I was 16 years old when I joined the Marine Corps from Springfield, Missouri.  Two years later, I was in Weapons Company, 1st Battalion, 8th Marine Regiment, attached to the 2nd Marine Division.  
A group of us in my unit (about 30) were in one of the assault waves on D-Day, 20 November 1943, but because of a lot of confusion, our landing craft, like several others, spent all night off shore waiting for instructions. We thought we had been forgotten.  Finally, in the morning of D+1, we landed on Red 2, just west of the pier.
As we approached the beach, just seconds before the ramp was dropped, the enemy fired all over our landing craft.  It sounded like someone was throwing handfuls of rocks at the ramp and sides, and that sound just kept happening.  I can still hear and feel it today! Naturally, we got down as low as possible, but sooner or later that ramp had to go down and we had to take our chances.   Though I had gone in with a radio, it got wet on the way in and was unusable once I got to shore.  So, I just threw it away and found a machine gun lying nearby and continued to use that for the next almost 3 days I was there.  In all that time, our unit remained almost where we had landed.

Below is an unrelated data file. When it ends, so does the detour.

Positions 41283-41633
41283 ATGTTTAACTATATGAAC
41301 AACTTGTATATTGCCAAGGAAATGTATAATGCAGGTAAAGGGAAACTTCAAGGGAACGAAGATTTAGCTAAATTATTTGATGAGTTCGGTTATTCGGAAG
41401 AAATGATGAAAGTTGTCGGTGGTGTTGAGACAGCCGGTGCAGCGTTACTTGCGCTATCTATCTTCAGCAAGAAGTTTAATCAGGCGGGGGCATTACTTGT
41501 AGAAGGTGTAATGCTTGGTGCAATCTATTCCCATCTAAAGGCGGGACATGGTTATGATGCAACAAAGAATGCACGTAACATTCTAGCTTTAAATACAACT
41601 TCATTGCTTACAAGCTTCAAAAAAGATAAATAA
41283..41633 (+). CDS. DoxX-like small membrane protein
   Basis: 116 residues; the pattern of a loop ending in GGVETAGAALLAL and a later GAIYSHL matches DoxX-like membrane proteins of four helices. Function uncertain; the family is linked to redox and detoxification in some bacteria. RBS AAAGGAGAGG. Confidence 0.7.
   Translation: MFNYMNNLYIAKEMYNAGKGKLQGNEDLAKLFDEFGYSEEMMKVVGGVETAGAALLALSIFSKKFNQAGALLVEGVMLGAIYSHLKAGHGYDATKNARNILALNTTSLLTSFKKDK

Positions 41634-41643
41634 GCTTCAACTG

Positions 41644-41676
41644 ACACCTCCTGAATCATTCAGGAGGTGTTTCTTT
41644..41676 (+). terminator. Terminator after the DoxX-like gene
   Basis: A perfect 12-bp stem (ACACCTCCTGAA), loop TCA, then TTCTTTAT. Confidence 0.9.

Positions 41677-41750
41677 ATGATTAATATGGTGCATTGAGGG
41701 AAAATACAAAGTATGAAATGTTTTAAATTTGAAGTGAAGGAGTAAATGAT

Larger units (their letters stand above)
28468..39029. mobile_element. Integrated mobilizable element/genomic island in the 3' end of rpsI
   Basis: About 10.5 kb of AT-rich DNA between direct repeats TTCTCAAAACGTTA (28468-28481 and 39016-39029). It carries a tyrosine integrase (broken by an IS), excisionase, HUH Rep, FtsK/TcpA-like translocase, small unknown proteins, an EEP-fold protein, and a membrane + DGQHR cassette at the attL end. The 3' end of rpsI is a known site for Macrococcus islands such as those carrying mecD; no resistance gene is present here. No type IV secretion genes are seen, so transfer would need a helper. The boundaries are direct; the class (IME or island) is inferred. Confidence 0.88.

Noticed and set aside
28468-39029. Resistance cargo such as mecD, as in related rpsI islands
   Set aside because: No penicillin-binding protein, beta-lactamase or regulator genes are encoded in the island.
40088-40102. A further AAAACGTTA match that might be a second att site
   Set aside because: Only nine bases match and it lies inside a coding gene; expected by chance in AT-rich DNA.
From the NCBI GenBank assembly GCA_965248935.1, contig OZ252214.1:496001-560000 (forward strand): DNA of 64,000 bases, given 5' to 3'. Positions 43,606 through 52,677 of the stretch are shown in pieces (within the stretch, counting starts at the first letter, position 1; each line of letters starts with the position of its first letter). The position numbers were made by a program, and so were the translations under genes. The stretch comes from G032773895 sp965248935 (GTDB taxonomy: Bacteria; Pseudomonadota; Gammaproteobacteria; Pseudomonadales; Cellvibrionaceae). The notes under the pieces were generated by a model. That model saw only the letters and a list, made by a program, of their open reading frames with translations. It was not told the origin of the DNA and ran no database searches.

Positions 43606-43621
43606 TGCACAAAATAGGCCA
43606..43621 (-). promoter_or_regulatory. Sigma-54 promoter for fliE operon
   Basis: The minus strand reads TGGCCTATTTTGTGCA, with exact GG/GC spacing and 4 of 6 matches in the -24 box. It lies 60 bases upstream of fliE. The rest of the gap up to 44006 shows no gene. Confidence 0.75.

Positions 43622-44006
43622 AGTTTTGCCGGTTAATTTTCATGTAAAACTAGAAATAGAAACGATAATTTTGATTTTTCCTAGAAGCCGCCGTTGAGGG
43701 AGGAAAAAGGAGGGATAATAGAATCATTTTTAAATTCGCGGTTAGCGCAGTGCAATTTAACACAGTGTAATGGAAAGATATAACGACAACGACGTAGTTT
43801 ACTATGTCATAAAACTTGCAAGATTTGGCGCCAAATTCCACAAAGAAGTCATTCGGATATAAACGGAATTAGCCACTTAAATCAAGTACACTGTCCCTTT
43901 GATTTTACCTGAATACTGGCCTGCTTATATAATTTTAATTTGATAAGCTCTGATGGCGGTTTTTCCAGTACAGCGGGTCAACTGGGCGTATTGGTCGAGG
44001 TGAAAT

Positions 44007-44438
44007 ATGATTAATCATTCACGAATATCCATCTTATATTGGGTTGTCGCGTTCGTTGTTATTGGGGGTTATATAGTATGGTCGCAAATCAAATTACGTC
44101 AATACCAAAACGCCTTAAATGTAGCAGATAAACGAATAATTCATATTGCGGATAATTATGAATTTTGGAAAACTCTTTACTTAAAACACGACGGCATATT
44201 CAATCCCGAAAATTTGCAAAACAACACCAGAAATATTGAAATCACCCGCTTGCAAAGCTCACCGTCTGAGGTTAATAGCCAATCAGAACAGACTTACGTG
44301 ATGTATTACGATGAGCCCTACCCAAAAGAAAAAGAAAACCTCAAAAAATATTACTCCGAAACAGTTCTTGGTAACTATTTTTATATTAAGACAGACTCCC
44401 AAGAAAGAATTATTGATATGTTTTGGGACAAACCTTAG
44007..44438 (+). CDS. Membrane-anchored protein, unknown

When the action stopped, I was in good physical condition.  I had no wounds, but I was exhausted, sunburned, thirsty, hungry and filthy.  
I was in three Pacific campaigns:  Guadalcanal, Tarawa and Saipan.
Medals received include the Presidential Unit Citation for what we accomplished at Tarawa and several of the other general theater medals that were issued to probably all Marines.  No individual medals.   
Basically, I would not care to do any of this again.
Verlin, you did your duty and you pulled together with your fellow Marines to get the job done.  Thank you for your service.  We are proud of you.  We will remember.
Received 20 November 2010
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